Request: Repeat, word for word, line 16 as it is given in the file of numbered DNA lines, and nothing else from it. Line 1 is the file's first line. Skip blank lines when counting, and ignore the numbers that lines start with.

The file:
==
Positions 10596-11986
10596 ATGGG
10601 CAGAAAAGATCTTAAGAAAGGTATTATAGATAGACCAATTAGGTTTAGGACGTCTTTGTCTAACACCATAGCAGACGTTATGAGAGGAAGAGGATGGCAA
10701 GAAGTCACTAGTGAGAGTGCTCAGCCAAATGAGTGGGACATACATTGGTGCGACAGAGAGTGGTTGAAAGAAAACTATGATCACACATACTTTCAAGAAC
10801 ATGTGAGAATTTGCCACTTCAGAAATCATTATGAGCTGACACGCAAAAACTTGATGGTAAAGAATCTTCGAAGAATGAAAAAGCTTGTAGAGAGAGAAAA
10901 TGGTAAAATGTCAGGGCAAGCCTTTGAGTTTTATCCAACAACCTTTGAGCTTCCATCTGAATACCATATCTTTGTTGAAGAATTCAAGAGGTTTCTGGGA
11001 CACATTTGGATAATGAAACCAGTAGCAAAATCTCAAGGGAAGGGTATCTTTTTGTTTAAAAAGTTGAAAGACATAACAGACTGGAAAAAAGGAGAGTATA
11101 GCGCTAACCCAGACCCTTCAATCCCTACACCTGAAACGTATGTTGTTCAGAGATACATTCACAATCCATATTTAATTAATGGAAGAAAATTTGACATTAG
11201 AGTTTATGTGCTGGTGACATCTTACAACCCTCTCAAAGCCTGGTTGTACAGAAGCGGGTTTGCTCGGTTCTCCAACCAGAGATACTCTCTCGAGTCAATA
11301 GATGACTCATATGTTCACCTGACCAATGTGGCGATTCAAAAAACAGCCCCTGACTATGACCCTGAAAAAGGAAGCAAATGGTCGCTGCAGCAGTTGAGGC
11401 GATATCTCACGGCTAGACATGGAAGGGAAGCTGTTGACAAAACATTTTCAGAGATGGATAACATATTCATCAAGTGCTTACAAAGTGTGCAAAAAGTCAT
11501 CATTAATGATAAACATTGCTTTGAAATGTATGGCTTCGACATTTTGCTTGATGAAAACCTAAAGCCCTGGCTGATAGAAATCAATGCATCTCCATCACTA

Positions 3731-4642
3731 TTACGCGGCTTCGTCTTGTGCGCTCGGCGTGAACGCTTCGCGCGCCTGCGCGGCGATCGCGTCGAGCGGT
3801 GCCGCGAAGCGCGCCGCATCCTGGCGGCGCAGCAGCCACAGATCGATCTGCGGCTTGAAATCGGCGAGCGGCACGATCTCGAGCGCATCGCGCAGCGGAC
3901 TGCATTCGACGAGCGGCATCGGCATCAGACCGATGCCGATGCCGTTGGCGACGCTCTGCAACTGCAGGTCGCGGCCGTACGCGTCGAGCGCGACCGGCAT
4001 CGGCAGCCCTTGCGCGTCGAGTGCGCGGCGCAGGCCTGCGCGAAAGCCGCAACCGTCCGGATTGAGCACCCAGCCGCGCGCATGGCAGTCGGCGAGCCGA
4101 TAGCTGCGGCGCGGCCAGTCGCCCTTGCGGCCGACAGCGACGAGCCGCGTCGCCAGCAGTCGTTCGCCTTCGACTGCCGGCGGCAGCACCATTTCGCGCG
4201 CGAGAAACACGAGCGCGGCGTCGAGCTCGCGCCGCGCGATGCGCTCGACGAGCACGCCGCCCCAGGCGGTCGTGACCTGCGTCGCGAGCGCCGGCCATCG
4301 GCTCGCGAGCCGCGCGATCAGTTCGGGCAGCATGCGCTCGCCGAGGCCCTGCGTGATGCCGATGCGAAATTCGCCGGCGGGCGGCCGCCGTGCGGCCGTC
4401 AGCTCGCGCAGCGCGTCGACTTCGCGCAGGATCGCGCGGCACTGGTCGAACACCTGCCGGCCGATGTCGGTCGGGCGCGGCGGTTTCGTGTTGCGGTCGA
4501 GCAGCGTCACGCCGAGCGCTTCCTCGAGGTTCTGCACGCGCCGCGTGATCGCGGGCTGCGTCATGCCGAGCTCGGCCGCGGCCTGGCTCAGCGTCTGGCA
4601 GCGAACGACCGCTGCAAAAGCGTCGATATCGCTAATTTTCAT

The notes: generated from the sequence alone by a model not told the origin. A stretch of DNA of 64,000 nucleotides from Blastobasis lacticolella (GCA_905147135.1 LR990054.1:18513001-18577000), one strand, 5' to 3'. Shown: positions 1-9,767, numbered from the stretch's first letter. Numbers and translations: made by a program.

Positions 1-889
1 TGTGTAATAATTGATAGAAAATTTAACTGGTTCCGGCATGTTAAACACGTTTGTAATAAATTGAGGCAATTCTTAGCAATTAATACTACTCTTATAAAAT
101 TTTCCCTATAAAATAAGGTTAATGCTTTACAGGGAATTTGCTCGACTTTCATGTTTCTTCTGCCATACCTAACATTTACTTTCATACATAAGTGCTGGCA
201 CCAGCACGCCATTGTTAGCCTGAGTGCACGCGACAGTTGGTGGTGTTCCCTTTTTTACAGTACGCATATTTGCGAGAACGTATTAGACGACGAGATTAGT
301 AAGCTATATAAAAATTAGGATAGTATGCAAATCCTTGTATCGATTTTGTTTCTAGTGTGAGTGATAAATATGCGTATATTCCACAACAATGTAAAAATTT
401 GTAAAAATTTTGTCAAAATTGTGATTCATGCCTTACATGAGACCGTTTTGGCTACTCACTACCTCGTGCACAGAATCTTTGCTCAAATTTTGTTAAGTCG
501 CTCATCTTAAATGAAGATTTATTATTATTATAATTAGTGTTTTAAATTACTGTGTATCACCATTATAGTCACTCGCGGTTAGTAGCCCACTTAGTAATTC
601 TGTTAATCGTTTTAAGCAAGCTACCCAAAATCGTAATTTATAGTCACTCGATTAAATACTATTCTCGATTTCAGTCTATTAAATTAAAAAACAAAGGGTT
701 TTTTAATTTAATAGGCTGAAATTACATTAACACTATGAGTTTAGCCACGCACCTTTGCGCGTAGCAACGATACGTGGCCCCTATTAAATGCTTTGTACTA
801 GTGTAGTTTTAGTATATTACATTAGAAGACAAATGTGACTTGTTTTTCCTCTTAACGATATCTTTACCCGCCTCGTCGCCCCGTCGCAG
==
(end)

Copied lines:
3901 TGCATTCGACGAGCGGCATCGGCATCAGACCGATGCCGATGCCGTTGGCGACGCTCTGCAACTGCAGGTCGCGGCCGTACGCGTCGAGCGCGACCGGCAT